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Sadomasochism for Accountants by Rosy Barnes + Giveaway

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We have a most exciting change to the schedule today. Novelist, poet and blogger, Anne Brooke, has given us a review of a new comedy novel penned by our very own Rosy Barnes!

When 38 year old Paula is rejected by her accountant boyfriend, Alan, for being too dull, she decides that drastic measures are required in order to win him back. Spying on Alan and his new girlfriend, the psychotic Belinda, gets her nowhere so she decides to change her image at the local S&M haunt, Club Liscious. The eclectic range of people she meets there change her life, but will it regain Alan’s affections?

I must say this book has one of the best first lines I’ve seen anywhere. The moment I read the words, “Paula did not really consider herself to be a stalker.”, I knew I’d be in for an interesting ride with an author who would take me to places I hadn’t expected to go. And, on the whole, the places prove to be the larger-than-life characters who inhabit Barnes’ world; this is most definitely a novel of character and the interaction between characters rather than of plot. In fact, in many ways the plot doesn’t matter too much – at times it even drifts away, or the characters decide they’ll do something else instead or change their minds entirely. It is how the characters react, and what they do – or don’t do – that counts.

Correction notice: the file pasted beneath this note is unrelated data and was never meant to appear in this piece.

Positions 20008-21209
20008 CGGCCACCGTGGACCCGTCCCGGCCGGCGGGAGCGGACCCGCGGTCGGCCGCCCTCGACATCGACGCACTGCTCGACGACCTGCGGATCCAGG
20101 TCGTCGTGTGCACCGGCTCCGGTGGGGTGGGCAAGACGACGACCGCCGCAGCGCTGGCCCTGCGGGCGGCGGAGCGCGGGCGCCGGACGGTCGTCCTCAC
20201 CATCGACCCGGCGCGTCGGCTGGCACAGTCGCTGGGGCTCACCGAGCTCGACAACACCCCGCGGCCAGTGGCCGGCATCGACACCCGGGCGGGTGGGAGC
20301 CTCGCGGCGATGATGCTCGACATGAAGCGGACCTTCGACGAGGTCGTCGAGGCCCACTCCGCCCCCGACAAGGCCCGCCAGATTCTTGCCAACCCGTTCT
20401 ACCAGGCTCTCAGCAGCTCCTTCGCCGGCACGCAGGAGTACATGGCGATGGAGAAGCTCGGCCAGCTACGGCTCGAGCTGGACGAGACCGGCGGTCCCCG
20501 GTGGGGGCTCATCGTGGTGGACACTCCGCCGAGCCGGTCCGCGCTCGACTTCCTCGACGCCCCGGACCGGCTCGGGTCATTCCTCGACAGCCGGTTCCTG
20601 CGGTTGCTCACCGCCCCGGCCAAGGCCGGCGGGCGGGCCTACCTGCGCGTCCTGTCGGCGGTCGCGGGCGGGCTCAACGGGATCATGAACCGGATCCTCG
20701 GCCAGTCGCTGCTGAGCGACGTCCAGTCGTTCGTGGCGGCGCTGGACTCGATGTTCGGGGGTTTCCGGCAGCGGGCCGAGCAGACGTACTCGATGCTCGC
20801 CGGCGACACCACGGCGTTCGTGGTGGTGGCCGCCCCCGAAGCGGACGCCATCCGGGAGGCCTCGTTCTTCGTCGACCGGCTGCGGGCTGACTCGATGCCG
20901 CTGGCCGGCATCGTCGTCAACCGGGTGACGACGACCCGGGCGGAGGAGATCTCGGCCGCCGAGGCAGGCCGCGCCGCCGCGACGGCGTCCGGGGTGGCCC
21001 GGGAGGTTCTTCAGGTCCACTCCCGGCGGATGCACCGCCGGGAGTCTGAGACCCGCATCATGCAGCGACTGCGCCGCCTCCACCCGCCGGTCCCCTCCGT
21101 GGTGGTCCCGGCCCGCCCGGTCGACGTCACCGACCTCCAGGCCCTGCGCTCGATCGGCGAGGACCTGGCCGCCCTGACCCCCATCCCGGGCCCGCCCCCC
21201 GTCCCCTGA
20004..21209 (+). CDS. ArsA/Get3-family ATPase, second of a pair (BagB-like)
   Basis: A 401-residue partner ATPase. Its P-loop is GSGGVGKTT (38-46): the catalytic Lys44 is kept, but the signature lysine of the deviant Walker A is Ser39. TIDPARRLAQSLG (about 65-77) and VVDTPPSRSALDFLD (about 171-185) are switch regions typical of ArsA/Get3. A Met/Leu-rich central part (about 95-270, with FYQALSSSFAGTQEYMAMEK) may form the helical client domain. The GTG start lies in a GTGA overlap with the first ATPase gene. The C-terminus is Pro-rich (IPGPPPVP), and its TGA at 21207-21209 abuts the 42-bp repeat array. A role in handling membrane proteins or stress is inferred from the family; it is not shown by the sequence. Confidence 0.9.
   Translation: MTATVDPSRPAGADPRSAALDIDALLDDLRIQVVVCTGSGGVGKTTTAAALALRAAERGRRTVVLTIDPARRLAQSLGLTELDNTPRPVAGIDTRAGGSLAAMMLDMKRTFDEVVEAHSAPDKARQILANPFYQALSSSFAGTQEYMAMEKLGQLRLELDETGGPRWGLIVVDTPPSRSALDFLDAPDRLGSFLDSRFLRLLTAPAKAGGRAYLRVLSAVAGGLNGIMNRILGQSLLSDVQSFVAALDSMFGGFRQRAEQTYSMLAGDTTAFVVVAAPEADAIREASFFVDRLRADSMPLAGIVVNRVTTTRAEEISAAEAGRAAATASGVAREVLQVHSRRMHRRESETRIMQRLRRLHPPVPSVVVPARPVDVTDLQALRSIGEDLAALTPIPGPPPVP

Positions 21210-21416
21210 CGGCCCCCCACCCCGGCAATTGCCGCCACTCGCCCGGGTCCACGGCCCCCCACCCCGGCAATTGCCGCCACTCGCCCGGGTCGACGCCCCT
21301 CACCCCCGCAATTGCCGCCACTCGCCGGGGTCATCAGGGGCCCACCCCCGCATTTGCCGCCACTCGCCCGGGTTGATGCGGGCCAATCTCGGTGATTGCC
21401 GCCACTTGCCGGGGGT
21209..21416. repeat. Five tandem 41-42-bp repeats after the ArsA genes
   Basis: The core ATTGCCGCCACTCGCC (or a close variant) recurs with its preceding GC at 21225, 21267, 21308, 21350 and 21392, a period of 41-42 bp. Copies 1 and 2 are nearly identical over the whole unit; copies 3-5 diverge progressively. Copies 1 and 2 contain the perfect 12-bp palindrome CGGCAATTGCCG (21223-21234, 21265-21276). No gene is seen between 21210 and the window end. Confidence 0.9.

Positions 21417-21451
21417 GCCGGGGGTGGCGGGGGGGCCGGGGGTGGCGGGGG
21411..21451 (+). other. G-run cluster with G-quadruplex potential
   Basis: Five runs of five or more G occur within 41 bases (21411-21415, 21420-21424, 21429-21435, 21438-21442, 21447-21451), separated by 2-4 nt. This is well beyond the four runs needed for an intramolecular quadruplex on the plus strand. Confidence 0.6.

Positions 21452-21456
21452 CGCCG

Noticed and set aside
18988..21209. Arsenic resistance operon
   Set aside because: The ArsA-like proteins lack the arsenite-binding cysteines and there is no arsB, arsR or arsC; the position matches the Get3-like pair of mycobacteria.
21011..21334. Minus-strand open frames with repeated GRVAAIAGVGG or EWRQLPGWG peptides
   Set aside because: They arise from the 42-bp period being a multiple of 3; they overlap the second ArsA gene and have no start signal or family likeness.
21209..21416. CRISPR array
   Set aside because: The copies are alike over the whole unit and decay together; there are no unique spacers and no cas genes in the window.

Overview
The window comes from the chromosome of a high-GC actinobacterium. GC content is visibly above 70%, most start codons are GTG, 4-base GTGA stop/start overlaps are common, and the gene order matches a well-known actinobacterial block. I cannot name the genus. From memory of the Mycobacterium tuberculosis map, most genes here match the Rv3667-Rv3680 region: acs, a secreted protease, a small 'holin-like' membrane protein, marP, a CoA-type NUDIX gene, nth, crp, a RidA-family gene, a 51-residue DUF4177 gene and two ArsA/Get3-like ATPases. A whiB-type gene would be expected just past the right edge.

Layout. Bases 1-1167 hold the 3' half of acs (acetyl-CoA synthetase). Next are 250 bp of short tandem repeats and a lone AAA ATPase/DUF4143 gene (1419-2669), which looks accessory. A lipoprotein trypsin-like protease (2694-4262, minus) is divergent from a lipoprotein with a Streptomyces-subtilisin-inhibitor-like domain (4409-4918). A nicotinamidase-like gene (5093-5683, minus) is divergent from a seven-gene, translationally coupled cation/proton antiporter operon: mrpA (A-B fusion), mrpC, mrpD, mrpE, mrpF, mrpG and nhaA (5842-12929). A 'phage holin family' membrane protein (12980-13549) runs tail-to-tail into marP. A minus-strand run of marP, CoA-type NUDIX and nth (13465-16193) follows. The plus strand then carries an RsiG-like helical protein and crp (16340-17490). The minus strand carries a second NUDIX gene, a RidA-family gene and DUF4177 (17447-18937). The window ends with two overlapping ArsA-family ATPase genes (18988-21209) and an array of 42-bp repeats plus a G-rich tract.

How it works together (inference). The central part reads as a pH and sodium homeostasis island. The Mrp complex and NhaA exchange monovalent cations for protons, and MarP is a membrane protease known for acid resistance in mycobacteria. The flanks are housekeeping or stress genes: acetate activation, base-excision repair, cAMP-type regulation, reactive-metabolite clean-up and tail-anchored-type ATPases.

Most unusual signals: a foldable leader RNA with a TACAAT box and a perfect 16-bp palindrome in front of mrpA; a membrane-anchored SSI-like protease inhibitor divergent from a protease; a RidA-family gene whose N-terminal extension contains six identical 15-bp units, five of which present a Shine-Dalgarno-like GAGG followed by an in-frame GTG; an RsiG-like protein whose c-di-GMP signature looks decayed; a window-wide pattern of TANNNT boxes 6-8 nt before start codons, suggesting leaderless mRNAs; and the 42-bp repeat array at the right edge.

That said, it’s a slow start, and I think the novel suffers a little here. Once we get to the Club (p84 in my edition), we shift up a gear, mainly due to the wonderful people Paula is about to meet – you can’t fail to be gripped by a beefy transvestite called Luda, a kind-hearted dominatrix or a naked Man in a Mask. Amongst others. And if you do fail, then I would suggest that really this isn’t the sort of book you should be reading at all … They are in fact so good that my personal view is that they should have been introduced into the mix far, far sooner than they are. Interestingly, when my own Pink Champagne and Apple Juice (comedy set in a gay nightclub, a factor which may well explain why VL asked me to review Rosy’s novel of course! …) was being edited, I was asked to remove the whole explanatory baggage of Chapter One and get my heroine Angie into The Den Nightclub as soon as humanly possible. In the end, I started the novel with Chapter Two. No-one’s ever noticed, and it at least means Angie gets to the nightclub on p13. Here I would have liked to see a whole lot more of Club Liscious before it actually arrives.